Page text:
Virtually all diffuse large cell lymphomas and a significant fraction of follicular lymphomas contain translocations and/or point mutations in the 5' non-coding region of the putative oncogene BCL-6, that are presumed to deregulate its expression. BCL-6 encodes a Cys2-His2 zinc finger transcriptional repressor with a POZ domain at its amino-terminus. The POZ (or BTB) domain, a 120-amino-acid motif, mediates homomeric and, in some proteins, heteromeric POZ-POZ interactions. In addition, the POZ domain is required for transcriptional repression of several proteins, including BCL-6. Using a yeast two-hybrid screen, we identified N-CoR and SMRT as BCL-6 interacting proteins. Both N-CoR and SMRT, which were originally identified as co-repressors for the unliganded nuclear thyroid hormone and retinoic acid receptors, are components of large complexes containing histone deacetylases. We show that the interaction between BCL-6 and these co-repressors is also detected in the more physiologically relevant mammalian two-hybrid assay. The POZ domain is necessary and sufficient for interaction with these co-repressors. BCL-6 and N-CoR co-localize to punctate regions of the nucleus. Furthermore, when BCL-6 is bound to its consensus recognition sequence in vivo, it can interact with N-CoR and SMRT. We find, in vitro, that POZ domains from a variety of other POZ domain-containing proteins, including the transcriptional repressor PLZF, as well as ZID, GAGA and a vaccinia virus protein, SalF17R, also interact with varying affinities with N-CoR and SMRT. We find that BCL-6 POZ domain mutations that disrupt the interaction with NCoR and SMRT no longer repress transcription. In addition, these mutations no longer self associate suggesting that self interaction is required for interaction with the co-repressors and for repression. More recently N-CoR has also been implicated in transcriptional repression by the Mad/Mxi proteins. Our demonstration that N-CoR and SMRT interact with the POZ domain containing proteins indicates that these co-repressors are likely involved in the mediation of repression by multiple classes of repressors and may explain, in part, how POZ domain containing repressors mediate transcriptional repression.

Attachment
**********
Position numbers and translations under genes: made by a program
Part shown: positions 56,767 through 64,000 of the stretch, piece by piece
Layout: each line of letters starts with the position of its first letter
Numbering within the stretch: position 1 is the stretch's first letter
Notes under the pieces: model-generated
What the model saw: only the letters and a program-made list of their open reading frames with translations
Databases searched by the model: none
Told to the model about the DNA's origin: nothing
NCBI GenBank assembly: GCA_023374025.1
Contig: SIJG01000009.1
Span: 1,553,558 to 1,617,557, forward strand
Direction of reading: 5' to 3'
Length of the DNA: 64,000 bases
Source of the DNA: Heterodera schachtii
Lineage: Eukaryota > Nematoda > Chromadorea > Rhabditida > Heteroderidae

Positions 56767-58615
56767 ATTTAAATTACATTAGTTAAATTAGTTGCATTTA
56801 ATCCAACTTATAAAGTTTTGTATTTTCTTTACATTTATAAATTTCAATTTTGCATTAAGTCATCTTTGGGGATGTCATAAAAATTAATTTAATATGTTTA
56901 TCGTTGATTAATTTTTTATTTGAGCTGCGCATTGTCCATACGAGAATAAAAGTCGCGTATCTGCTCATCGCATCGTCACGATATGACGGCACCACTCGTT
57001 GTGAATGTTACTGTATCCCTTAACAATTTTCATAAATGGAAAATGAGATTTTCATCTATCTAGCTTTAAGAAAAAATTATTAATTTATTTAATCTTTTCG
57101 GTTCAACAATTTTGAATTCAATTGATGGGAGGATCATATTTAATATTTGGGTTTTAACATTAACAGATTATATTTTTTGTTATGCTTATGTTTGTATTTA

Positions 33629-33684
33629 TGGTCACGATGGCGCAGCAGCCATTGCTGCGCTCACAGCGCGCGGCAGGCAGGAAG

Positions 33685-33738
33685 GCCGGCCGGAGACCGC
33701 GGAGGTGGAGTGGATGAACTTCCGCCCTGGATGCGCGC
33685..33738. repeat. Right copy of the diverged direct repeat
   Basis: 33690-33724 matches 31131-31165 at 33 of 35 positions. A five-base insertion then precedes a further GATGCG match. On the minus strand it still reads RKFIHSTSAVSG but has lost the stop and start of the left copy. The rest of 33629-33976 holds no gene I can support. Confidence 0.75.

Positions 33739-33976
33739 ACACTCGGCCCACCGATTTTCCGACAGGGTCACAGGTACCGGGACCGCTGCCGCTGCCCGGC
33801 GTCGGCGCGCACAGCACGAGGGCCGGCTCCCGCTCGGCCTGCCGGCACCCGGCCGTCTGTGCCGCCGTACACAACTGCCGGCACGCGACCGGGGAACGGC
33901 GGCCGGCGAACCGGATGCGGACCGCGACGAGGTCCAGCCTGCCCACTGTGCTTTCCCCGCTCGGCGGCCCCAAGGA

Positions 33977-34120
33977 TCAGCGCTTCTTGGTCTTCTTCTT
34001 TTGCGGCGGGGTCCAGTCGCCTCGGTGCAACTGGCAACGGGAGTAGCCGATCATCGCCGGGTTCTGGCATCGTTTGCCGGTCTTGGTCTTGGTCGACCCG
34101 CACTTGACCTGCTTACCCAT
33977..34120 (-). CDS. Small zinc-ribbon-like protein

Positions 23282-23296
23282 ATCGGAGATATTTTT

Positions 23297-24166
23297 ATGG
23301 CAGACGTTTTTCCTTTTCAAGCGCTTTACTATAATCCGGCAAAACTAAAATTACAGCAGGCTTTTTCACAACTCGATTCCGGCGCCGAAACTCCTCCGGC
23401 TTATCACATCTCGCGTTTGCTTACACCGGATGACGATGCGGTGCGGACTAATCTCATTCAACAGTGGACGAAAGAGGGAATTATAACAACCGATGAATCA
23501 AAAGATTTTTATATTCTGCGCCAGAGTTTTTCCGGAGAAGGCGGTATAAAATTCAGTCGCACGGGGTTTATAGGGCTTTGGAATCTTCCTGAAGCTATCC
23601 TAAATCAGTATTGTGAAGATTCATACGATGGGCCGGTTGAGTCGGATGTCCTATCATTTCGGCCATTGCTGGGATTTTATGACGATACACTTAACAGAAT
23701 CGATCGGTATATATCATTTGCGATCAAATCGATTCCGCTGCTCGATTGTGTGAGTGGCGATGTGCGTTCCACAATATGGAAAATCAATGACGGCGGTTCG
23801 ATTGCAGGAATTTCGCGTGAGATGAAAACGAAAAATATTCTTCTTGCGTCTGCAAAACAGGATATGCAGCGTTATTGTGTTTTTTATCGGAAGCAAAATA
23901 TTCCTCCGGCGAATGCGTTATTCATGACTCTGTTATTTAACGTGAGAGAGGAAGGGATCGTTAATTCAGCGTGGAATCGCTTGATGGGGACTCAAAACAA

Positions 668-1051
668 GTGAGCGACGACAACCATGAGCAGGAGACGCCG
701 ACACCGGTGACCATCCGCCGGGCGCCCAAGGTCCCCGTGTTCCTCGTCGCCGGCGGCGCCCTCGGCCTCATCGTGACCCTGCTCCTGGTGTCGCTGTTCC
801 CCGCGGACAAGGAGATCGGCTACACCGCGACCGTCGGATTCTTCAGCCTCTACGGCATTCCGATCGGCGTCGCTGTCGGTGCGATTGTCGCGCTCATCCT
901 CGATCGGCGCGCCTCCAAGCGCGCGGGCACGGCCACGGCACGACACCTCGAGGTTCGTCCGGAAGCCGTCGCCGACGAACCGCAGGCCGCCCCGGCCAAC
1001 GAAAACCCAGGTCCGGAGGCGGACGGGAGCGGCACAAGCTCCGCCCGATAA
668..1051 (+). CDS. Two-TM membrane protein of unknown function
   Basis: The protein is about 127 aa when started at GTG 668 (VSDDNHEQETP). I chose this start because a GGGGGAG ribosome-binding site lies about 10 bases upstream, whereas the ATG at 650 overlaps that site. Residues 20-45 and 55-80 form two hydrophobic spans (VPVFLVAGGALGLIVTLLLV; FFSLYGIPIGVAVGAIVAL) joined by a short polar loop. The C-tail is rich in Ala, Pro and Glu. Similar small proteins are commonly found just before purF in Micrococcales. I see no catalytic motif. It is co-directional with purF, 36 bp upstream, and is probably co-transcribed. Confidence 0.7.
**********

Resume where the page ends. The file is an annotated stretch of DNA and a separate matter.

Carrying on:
Bibliographical noteFunding Information:
We thank I Goldsmith for oligonucleotide synthesis; Christy Miller for construction of WT and MT1 reporters, and G Aviles for assistance with yeast assays. We thank T Miki for his generous gift of the BCL-6 cDNA; R Evans for pCMX – SMRT; MG Rosenfeld for pCMX-N-CoR; R Marais for EFplink2 and EFlacZ expression vectors; H Towle for mammalian GAL4 DNA binding domain expression construct and pCMVlacZ; R Baer for G5E1bLuc reporter plasmid; D Bernhlor for pAH205; G Smith for SalF17R DNA; D Zarkower for TRA-1 bait plasmid; and A Zelent for PLZF cDNA. VB would like to thank Richard Treisman in whose lab at the ICRF the BCL-6 site selection was performed. We thank G Evan for 9E10 antibody; S Elledge for yeast plasmids and advice; and K Gustafson for noticing the STAT binding site similarity. We thank D Zarkower, H Towle, B VanNess, G Li, P Siliciano, J Little and S Snyder for critical reading of the manuscript. VB was supported by the Medical Research Council of Canada while in R Treisman’s laboratory. This work was supported by the University of Minnesota Graduate School and NIH grant 5R29CA71540 from the National Cancer Institute.
- POZ domain
- Transcriptional repression